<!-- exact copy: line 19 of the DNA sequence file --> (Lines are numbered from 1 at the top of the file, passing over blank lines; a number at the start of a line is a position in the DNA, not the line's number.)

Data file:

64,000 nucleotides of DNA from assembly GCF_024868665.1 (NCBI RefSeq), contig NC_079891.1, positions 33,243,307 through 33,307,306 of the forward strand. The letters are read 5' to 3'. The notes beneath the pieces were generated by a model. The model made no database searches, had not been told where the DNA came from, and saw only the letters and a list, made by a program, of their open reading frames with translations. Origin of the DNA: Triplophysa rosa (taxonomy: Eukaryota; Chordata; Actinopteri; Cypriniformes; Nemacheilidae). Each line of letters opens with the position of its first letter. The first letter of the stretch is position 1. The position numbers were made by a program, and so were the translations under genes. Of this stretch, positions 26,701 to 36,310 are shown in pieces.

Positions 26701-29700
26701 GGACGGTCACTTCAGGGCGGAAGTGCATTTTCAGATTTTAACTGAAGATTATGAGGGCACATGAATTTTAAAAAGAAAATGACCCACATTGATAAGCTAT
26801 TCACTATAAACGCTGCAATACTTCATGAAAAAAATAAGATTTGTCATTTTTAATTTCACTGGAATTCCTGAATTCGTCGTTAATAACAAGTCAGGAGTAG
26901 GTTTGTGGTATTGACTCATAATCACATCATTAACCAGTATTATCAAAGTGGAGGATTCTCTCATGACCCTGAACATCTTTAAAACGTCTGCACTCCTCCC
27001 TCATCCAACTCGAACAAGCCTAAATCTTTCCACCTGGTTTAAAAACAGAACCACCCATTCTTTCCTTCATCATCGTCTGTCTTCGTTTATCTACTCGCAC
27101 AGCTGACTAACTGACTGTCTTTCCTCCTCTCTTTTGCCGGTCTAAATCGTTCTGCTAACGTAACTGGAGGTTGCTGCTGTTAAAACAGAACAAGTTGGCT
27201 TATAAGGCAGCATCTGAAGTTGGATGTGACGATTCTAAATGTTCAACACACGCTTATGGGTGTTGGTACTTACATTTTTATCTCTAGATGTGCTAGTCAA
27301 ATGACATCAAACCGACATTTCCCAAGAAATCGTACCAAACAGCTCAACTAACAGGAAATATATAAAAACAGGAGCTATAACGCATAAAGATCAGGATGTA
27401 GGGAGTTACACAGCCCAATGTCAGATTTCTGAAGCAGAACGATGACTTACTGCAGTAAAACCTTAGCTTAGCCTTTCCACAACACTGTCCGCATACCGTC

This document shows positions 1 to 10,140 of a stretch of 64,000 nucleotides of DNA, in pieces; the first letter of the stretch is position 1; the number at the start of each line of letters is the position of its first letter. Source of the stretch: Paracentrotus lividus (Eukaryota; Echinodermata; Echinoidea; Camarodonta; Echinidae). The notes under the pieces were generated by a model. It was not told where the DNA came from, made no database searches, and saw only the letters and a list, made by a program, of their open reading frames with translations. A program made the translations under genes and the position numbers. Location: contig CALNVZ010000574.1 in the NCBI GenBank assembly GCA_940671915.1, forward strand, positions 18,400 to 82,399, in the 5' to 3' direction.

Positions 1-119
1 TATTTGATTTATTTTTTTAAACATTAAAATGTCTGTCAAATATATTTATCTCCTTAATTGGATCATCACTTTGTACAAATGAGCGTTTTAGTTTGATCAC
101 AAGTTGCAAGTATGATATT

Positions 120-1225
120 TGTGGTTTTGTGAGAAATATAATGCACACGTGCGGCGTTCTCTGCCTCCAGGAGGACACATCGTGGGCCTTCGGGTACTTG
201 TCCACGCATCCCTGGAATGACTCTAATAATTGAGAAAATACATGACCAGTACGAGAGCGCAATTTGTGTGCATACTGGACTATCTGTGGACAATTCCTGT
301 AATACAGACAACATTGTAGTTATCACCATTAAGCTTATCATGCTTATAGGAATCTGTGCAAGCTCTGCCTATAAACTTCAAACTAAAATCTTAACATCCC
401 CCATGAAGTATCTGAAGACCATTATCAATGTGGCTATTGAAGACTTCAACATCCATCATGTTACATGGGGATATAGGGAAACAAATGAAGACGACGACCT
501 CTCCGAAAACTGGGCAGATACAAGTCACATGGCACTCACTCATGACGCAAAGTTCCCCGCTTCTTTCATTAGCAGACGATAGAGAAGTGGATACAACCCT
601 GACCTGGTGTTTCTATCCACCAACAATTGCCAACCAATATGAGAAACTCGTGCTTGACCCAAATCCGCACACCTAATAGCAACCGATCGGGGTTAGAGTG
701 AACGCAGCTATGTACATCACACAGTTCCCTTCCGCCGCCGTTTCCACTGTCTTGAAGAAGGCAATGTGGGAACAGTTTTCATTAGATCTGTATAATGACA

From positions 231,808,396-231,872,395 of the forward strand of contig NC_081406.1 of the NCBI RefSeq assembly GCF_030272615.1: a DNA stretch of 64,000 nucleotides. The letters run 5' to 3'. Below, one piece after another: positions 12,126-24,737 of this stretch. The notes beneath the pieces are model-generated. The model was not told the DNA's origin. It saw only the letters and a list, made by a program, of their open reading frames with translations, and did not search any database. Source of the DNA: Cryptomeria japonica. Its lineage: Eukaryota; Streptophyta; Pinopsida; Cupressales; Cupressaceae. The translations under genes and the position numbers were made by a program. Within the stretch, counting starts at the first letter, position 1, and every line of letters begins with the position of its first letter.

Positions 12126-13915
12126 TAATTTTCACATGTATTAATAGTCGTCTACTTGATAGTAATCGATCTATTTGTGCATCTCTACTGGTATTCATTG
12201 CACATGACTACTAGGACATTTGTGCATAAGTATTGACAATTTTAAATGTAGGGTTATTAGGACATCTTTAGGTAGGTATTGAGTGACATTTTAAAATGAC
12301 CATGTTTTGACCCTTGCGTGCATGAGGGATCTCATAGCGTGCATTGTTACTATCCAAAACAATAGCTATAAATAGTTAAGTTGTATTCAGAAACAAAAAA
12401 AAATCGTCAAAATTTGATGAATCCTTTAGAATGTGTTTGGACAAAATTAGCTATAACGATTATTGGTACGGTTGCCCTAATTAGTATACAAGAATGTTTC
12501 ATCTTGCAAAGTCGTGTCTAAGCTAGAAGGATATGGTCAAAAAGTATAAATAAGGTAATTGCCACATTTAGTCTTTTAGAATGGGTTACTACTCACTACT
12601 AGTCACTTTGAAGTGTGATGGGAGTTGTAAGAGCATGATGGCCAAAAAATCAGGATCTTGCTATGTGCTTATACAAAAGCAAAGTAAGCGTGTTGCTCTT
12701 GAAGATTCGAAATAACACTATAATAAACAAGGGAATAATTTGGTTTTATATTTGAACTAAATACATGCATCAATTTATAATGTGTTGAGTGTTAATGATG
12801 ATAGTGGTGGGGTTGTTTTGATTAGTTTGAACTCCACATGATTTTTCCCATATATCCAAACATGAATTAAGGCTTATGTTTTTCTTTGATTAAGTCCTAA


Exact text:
401 CCATGAAGTATCTGAAGACCATTATCAATGTGGCTATTGAAGACTTCAACATCCATCATGTTACATGGGGATATAGGGAAACAAATGAAGACGACGACCT